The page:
New Zealand Supermarket Rolls Out AI-Based Bot To Reduce Food Waste

By Branislav Pekic
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New Zealand Supermarket Rolls Out AI-Based Bot To Reduce Food Waste

New Zealand-based retailer Foodstuffs has launched a ChatGPT-3-powered meal planning tool that generates recipes to help people use leftover food.

Customers of the Pak'nSave supermarket chain can go to the website, enter a few ingredients, and the Savey Meal-bot will generate a meal plan or recipe.

A minimum of three ingredients are needed and users can then save and share the recipe.

However, according to media reports, the AI-powered app also combined 'absurd' and often 'toxic ingredients' when customers experimented with non-grocery household items.

Some of the unusual dishes suggested include recipes for chlorine gas, 'poison bread sandwiches', and 'mosquito-repellent roast potatoes'.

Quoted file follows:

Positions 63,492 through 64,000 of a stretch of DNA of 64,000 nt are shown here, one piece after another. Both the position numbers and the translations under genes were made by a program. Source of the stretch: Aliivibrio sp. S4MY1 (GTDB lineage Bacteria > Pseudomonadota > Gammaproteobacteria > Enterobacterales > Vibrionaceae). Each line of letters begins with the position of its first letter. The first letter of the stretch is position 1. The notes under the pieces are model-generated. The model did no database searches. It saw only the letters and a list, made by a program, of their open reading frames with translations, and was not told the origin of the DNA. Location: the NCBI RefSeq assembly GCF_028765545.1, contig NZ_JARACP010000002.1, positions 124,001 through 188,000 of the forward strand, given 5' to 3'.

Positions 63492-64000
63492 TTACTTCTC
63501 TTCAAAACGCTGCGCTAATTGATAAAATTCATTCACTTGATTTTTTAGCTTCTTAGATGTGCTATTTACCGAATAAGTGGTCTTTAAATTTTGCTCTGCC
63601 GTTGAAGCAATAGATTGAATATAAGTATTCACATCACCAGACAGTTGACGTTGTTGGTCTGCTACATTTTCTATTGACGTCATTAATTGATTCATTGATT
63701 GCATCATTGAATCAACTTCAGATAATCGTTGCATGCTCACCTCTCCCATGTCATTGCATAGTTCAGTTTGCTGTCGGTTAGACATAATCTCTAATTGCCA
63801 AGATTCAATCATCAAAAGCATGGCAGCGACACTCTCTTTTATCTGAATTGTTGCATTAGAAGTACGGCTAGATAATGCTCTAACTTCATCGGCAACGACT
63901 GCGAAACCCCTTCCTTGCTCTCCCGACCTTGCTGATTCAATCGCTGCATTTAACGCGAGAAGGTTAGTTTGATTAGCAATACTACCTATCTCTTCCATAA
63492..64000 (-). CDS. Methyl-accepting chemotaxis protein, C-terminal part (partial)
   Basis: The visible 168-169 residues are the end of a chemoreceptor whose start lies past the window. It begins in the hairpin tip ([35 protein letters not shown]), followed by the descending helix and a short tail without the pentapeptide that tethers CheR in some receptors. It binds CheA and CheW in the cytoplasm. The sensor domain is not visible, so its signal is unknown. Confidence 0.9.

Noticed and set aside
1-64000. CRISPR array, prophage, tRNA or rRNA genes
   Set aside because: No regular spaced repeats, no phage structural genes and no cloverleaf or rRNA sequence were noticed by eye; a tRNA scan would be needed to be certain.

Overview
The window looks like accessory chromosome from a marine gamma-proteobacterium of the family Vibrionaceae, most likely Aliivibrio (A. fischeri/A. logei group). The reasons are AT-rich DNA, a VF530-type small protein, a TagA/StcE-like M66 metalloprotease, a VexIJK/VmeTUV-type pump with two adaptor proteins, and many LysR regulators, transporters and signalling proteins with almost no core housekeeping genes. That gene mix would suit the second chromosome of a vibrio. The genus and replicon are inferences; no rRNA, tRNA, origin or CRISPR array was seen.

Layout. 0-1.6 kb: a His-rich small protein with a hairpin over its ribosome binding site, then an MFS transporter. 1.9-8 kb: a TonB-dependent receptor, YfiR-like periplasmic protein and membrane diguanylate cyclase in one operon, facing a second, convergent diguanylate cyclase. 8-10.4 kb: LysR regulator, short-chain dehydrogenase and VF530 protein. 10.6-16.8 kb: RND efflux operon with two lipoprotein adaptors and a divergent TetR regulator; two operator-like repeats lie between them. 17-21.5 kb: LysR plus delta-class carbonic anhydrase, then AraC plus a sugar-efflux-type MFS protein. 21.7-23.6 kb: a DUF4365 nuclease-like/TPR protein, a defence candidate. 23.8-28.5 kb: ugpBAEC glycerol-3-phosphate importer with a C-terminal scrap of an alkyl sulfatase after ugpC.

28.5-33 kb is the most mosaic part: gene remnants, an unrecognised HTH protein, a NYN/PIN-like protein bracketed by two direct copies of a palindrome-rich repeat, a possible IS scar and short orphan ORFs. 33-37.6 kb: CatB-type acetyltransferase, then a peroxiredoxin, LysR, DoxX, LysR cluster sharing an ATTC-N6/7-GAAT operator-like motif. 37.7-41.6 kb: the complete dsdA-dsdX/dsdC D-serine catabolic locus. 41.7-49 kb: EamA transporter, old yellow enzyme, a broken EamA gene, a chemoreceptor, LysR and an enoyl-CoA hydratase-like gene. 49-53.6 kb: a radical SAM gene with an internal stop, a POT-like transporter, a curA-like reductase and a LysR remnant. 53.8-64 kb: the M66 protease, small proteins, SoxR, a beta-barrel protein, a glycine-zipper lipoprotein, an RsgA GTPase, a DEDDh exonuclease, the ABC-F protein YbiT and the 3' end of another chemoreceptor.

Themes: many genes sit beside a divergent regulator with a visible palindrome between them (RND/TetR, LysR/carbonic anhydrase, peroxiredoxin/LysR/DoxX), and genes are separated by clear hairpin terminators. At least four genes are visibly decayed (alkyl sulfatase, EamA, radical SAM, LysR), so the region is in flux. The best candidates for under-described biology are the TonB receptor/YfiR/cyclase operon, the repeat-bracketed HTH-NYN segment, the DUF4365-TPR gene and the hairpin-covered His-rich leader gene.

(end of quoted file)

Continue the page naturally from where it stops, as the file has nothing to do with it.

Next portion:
'Fine-Tuning' Controls

A supermarket spokesperson told The Guardian they were disappointed to see that "a small minority have tried to use the tool inappropriately and not for its intended purpose."

In a statement, they said that the supermarket would "keep fine-tuning" the controls of the bot to ensure it was safe and useful, and noted that the bot has terms and conditions stating that users should be over 18.

The disclaimer on the website warns that recipes are not reviewed by humans and that the company does not guarantee that suggested recipes will be "suitable for consumption."

Following the controversy, Pak'nSave added warnings and tighter restrictions to the app regarding suggested recipes


Other Initiatives To Reduce Food Waste

Pak'nSave has also implemented other initiatives to reduce food waste.

Bananas that are ripening in-store go into freshly baked banana bread; if an egg breaks in a carton, the rest of the eggs from the carton go to the bakery; and unsold hot cooked chicken are shredded as toppings for pizzas.

Additionally, all products close to their best-before date go to the store's local food bank.

According to a Kantar New Zealand Food Waste Survey, conducted by Rabobank and KiwiHarvest in April 2022, New Zealand households throw around $1,500 (€820) worth of food each year.

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